Take advantage of our corn oil extraction technologies to:
- increase your revenue and earnings,
- decrease your commodity and financial risk,
- reduce your utility consumption and carbon emissions, and
- enhance your biofuel yield and enrich your distillers grain
- for no investment.
About 30% of the mass of each kernel of corn accepted by corn ethanol producers is converted into ethanol by fermentation. The output of fermentation contains ethanol, water, protein, fiber and corn oil. This mixture is distilled to boil off the ethanol for purification in a molecular sieve, leaving the remainder of the mixture in the bottom of the distillation stage. The distillation bottom, or the whole stillage, is conventionally subjected to centrifugation and evaporation to remove water prior to drying in a rotary dryer.
Our extraction technologies intercept the flow of the whole stillage at various points downstream of the distillation equipment and before drying. We condition the stillage, extract the oil, and return the stillage flow back to the ethanol producer for drying and grain production. The extracted oil is then stored and shipped for use as a biofuel or a commercial feed product.
GreenShift designed its technologies to extract oil in a way that decreases the ethanol facility's utility costs. All interconnections are plug-and-play, and the extraction facilities are skid-mounted and capable of rapid installation or demobilization.
Our extraction facilities are fully automated and are designed to integrate into our client's computer control systems. We do not maintain any employees at our extraction facilities. Instead, routine maintenance and ongoing operations are handled by participating ethanol clients in coordination with our technical support staff, which has the ability to troubleshoot and operate each extraction installation remotely.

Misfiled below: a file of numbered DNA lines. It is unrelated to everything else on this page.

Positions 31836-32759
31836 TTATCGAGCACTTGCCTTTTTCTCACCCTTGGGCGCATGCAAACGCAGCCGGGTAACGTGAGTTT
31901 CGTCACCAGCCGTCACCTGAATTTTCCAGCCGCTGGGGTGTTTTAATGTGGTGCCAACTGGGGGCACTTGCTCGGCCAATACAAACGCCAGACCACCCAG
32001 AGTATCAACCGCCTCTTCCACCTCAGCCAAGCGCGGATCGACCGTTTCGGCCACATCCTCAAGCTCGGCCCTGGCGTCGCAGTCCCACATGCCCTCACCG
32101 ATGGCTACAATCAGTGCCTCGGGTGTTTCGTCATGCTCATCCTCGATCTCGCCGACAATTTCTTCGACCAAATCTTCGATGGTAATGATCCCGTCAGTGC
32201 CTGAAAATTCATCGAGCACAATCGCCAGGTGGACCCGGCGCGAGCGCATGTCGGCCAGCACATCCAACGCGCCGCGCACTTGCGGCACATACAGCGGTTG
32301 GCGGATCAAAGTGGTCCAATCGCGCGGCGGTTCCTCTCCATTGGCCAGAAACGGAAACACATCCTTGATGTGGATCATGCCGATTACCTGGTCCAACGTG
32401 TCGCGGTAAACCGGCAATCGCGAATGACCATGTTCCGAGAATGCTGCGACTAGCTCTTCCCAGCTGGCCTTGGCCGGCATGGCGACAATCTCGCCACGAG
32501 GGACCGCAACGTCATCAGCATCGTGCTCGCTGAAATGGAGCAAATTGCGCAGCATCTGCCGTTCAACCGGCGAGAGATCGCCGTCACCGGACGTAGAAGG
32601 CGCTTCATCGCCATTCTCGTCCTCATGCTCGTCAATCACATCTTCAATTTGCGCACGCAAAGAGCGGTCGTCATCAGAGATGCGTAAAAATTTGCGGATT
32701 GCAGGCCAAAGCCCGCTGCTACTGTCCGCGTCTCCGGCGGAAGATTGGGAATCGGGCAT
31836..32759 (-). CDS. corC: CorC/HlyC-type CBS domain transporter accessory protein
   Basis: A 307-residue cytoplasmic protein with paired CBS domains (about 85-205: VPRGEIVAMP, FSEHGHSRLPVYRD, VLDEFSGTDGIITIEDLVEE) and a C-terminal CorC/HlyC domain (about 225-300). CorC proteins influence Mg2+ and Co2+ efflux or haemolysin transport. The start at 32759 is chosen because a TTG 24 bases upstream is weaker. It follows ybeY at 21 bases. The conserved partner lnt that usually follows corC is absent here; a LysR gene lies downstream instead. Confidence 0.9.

Our extraction technologies are grouped in methods: Method I, which extracts oil from thin stillage, and Method II, which increases thin stillage extraction by pre-treating the whole stillage upstream of Method I.
The whole stillage output from the distillation stage of the ethanol process is routed to centrifugation to remove water and solubles (the centrate). The centrate is called thin stillage and it contains water, fiber and corn oil. The water content of thin stillage is reduced by evaporation in a multiple effect evaporator to produce a concentrated thin stillage, or syrup, consisting of approximately 40 weight percent solids (including corn oil). The syrup is conventionally combined with the solids from centrifugation of the whole stillage (the wet grains), and dried to produce distillers dried grains.
The Method I process intercepts the syrup during evaporation and consists of pretreatment, emulsion breaking, centrifugation (to remove the oil), and solids settling prior to returning the defatted syrup back to evaporation.
The Method II process washes the whole stillage in a series of additional centrifuges upstream of the normal centrifugation stage of the ethanol plant. This causes the oil concentration in the centrate flow noted above to increase, which in turn increases the amount of oil extracted by the Method I process. Method I can extract up to about 3 gallons for every 100 gallons of ethanol produced. Method II can add another 3.5 gallons of corn oil for every 100 gallons of ethanol produced. We have other additional methods in development to increase these yields further.
Important Company Highlights:
Backend Fractionation Technology Presentation